Led once again by Peter Thiel, the men had found a new way to translate their libertarian impulses and hatred of bureaucratic impediments: They wanted to create an alternative to the monetary system, but they settled for an electronic payment method that bypassed banks. They would go on to call their vision PayPal, and it provided Sacks with the war he craved: The new service fought competitors, regulators and Russian hackers who stole tens of millions of dollars.
Sacks almost wasn’t hired because of doubts that he could work well with others; during his job interview, he put the chief financial officer on notice that his own job would be totally different once Sacks arrived, Thiel remembered. But his lack of social grace became an asset, according to Thiel and other former colleagues. He did not waste time on meetings that seemed pointless, and he bluntly insisted that the engineers whittle an eight-page PayPal registration process down to one.
Everyone knew Sacks was politically conservative, but in the office, he was less bombastic. He had become a manager, he said in an interview, and did not want to hurt the cohesion of his team. But he and Thiel now had a setting in which to try out their ideas about diversity and meritocracy. "In the startup crucible, performing is all that matters," Sacks wrote about that time. He wanted to give all job applicants tests of cognitive ability, according to his colleague Keith Rabois, and when the company searched for a new chief executive, one of the requirements was an IQ of 160 — genius level.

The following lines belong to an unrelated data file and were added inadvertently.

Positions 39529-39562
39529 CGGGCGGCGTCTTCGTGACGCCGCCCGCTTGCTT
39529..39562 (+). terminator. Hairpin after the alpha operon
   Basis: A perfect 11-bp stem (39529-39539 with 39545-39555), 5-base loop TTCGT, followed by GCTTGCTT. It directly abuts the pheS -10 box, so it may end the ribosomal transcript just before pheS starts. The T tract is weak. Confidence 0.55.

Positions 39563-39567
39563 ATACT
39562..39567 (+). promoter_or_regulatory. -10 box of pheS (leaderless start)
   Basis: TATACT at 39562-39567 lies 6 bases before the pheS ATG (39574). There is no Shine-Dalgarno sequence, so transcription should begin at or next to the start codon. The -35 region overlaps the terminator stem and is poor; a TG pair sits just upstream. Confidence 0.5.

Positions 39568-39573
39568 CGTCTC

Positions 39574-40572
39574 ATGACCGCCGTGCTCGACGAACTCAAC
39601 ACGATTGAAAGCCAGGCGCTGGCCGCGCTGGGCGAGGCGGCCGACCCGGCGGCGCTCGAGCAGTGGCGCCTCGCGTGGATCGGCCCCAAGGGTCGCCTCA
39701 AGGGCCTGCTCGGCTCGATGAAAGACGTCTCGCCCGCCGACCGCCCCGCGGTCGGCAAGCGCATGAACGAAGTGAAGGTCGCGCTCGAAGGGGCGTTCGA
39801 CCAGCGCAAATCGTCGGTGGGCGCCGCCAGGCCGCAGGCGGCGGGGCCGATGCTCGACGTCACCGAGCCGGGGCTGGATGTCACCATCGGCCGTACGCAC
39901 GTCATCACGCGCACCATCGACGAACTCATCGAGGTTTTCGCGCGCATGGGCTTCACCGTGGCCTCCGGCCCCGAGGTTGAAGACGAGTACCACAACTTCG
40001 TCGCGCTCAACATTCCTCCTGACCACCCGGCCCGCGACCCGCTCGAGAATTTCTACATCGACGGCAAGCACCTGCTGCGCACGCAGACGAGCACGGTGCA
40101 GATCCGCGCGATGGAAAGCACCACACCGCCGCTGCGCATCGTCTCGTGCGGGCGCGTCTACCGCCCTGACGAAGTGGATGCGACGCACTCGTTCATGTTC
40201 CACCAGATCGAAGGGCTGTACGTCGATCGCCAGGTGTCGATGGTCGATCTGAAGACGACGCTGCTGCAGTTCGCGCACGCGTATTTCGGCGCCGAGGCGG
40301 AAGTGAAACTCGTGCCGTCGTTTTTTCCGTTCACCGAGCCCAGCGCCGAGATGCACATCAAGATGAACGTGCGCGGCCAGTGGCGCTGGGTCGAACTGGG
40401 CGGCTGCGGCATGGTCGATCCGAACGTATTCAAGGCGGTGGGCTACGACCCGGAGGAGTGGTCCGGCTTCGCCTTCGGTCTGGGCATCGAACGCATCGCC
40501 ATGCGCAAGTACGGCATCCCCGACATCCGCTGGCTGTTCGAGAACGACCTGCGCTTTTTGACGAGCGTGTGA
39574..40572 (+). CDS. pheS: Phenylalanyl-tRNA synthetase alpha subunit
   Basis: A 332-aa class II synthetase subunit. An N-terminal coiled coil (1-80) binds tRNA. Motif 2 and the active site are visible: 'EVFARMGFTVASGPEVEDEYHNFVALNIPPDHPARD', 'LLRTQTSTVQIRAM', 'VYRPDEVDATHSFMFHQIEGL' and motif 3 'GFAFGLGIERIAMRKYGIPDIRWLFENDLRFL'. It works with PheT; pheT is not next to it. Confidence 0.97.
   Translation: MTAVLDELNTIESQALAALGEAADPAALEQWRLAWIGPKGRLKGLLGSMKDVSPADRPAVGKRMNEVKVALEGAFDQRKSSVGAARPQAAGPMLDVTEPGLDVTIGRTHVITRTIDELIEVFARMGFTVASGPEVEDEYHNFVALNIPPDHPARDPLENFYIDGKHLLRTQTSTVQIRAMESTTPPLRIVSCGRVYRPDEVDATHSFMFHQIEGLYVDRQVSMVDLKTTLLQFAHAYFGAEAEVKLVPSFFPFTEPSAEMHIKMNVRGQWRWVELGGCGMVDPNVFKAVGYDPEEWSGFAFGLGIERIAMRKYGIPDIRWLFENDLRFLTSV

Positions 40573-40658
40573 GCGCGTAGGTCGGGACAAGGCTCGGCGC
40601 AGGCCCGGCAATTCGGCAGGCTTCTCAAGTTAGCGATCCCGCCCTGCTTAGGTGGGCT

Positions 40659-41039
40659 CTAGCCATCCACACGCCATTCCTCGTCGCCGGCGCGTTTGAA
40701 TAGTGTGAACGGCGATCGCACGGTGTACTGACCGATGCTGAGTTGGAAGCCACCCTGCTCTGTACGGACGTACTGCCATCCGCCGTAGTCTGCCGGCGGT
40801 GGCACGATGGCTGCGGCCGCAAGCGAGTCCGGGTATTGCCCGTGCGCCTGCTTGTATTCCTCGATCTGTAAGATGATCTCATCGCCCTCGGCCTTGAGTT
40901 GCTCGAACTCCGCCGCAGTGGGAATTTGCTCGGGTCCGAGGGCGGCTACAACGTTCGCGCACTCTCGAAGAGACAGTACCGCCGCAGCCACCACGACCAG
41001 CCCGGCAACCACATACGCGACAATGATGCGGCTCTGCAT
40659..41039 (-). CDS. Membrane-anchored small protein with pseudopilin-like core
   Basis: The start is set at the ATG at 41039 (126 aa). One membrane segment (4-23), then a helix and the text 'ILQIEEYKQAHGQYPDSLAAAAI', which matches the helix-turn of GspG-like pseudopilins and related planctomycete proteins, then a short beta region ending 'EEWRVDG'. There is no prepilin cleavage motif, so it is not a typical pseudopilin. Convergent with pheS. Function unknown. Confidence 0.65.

The goal was "pure meritocracy," said Amy Klement, one of a small number of women to rise high within the organization. She and other women called Sacks an effective, relentless, generous boss. But some also wondered how comfortable the men running the company were around them. Lauri Schultheis said that when she interviewed to be PayPal’s office manager, and its first female employee — before even Sacks arrived — an engineer asked her, "Does this mean I have to stop looking at porn?"
PayPal had a hard time hiring women, Max Levchin, another co-founder, later told a class at Stanford, "because PayPal was just a bunch of nerds! They never talked to women. So how were they supposed to interact with and hire them?"
"The notion that diversity in an early team is important or good is completely wrong," he added. "The more diverse the early group, the harder it is for people to find common ground."
Later, in an interview, Levchin said he had been speaking about diversity of programming backgrounds, not race or gender. But intentionally or not, he stated something many people quietly believed: The same thing that made Silicon Valley phenomenally successful also kept it homogeneous, and startups had an almost inevitable like-with-like quality.